What other artists influence the band?

Jake: I like a lot of artists. I think my favorite artist is Andy Kaufman. Kendrick Lamar. Oh, Chance the Rapper. Those three. That’s it.

Joanna: What has influenced me is Waxahatchee, Allison Crutchfield. Or is it Katie? Both of them. Both babes. Both talented.

Jake: Swearin’ is really good.

Joanna: Swearin’ is great. When I write my own music, I have a lot of influences, Waxahatchee in particular. But when I bring it to the band, it ends up sounding more like Swearin’. Which is FINE (laughs).

Jake: I thought of more artists! Just joking.

Joanna: Sia is really good.

Jake: She is.

Ryan: I get a lot of influence from Pixies and jazz, all of it.

Jake: It is fun for me to pull influences from places that are not indie rock and then see what it sounds like to make it indie rock. It just sounds funny to say “I really like Yo La Tengo” and then I make music that sounds like Yo La Tengo. But I also really like Yo La Tengo.

Ryan: (laughs) I think one of my influences is definitely Yo La Tengo. That one album And Then Nothing Turned Itself Inside-Out? I LOVE that album. I think I fell asleep to that album every night for a year. I am also very influenced by Broadcast and that slacker-psychedelic drumming. A lot of like [makes drumming noises] ba-ba-ba-doo-doo-doooosh.

Jake: And heartbreak! Yeah, you gotta have a lot of unrequited love to make a lot of unrequited love songs. There was a lot of that in my life over the last four years. And that was the basis for the album. Feeling good now. I feel much better. Happy to be here. Happy to be alive.

Is there a song on Romantic Comedies that is a personal favorite or one that was inspired by something in real life. Maybe a track that makes you proud?

Joanna: TV Wrestling! It’s my favorite because our voices compliment each other so well. I like the weird vocal effects he put on mine [vocals], I like sounding like a little bit of an alien here and there. It is just such a chill song, so slow. I don’t think we have ever written a song that slow before and it is so nice to play. It just feels really good to play. I can listen to that song many times in a row and it puts me in… I could never listen to my own band’s music, but this song changed it for me. It makes me so proud. I can listen and detach myself and still be like “Wow, I love this song”. Good feeling.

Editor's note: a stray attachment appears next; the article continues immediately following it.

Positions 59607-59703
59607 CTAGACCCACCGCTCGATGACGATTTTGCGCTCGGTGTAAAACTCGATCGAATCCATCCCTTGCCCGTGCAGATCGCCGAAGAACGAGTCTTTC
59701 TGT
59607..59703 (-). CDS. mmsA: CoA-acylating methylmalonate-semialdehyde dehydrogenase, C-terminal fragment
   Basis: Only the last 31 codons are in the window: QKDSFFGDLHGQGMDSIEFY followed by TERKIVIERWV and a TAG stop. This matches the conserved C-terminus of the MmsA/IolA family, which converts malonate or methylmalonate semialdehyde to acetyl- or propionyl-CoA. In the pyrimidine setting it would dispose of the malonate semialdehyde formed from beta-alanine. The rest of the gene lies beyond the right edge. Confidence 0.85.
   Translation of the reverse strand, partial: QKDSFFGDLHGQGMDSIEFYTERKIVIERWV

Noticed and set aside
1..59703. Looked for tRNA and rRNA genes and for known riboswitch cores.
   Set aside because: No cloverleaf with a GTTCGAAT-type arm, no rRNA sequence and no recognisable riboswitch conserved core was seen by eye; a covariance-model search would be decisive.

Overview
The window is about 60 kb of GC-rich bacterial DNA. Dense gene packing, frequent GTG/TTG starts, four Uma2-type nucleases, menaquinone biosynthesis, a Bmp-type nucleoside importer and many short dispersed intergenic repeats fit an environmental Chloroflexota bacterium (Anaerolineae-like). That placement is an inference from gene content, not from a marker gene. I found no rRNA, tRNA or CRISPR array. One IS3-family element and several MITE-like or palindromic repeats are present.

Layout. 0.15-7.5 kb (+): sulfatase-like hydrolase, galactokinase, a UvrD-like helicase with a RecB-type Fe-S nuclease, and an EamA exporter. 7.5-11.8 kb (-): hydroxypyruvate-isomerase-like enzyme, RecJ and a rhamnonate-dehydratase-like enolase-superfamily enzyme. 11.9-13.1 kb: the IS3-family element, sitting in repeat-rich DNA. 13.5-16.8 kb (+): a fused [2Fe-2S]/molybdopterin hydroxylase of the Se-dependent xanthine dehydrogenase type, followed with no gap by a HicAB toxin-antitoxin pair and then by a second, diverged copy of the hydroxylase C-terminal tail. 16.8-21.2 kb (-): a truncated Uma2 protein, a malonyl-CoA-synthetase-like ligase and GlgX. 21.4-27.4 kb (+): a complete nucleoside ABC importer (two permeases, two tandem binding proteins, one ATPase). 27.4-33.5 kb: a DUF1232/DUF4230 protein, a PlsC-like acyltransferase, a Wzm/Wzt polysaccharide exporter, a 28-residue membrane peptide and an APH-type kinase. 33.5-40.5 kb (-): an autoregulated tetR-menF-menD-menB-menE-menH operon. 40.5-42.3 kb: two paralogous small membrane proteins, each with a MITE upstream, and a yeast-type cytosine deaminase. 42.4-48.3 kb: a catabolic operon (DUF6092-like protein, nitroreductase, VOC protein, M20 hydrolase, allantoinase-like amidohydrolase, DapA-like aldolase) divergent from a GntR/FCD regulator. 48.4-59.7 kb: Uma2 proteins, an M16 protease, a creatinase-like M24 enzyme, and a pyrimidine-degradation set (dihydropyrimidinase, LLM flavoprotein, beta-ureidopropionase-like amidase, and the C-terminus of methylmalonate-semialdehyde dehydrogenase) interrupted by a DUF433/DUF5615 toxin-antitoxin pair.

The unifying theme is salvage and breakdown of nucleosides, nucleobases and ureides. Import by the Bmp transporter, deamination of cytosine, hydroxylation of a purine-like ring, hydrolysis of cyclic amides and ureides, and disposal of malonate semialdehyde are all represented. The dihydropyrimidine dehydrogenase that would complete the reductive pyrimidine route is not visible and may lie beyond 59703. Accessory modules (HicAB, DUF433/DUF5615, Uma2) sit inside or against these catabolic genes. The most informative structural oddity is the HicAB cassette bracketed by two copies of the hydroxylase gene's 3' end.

Jake: That one, and “Blue Sweatshirt” and that last one, the shrug (“¯\_(ツ)_/¯”), I think all of those got the mood right for this album. The slower, softer ones are the ones I am interested in. They have a better mood for the content of the album. “TV Wrestling”, those lyrics are nice and subtle.

Ryan: My favorite is “Sofa Couch” which ended up being Jake on the drums.

Jake: Oh, yeah.

Ryan: I think the dynamics of it, it keeps my mind occupied with the song.

Jake: That is what I mean by subtlety. There is barely anything going on. I really like that. When we were recording and writing, I remember thinking “How little can we do? How little can I play something?”

Ryan: I find myself playing and stopping myself, trying not to hit a cymbal or try to make more of an intricate pattern.

Is there any city or venue you are looking forward to playing?

Jake: Nope.

Ryan: Jake. Not looking forward to anything. Joanna?

Joanna: I was looking forward to San Francisco, but that [gig] fell through. But we might be working on an alternate, we’ll see. If not, I still want to hang out there. [My friend] Chase and I hid a time capsule in Golden Gate Park, not going to say what’s in the time capsule. But it’s really great. I really hope we find it.

Jake: Weed?

Joanna: It might be weed.

Jake: Yeah, I try not to get excited about anything. (laughs)

Ryan: I am pretty excited to go through Oregon, to see some Redwoods and see some turquoise colored water. Chill in Olympia. I hope it rains. So refreshing. And I have never been to Detroit, excited to check that place out.

Joanna: Where’s that place that Guy Fieri said to go?

Ryan: We want to go to a Guy Fieri-approved restaurant in Detroit.

Tour schedule
8/12/2016 Olympia, WA @ Track House
8/13/2016 Portland, OR @ Tardis Room
8/14/2016 Seattle, WA @ The Future
8/15/2016 Missoula, MT @ Zootown Brew Basement
8/17/2016 Grand Junction, CO @ The Electric Ballroom
8/19/2016 Des Moines, IA @ Vaudeville Mews
8/20/2016 Milwaukee, WI @ Bremen Cafe
8/21/2016 Chicago, IL @ Pinky Swear
8/22/2016 Wyandotte, MI @ The Rockery
8/23/2016 Toronto, ON @ HELP US TBD! (msg us)
8/24/2016 Montreal, QC @ HELP US TBD! (msg us)
8/25/2016 Boston, MA @ Lilypad Inman
8/26/2016 Brooklyn, NY @ Shea Stadium
* Bueno Album Release *
8/27/2016 Philadelphia, PA @ Goldilocks Gallery
8/28/2016 Washington, DC @ Lilytrotter Tea Lounge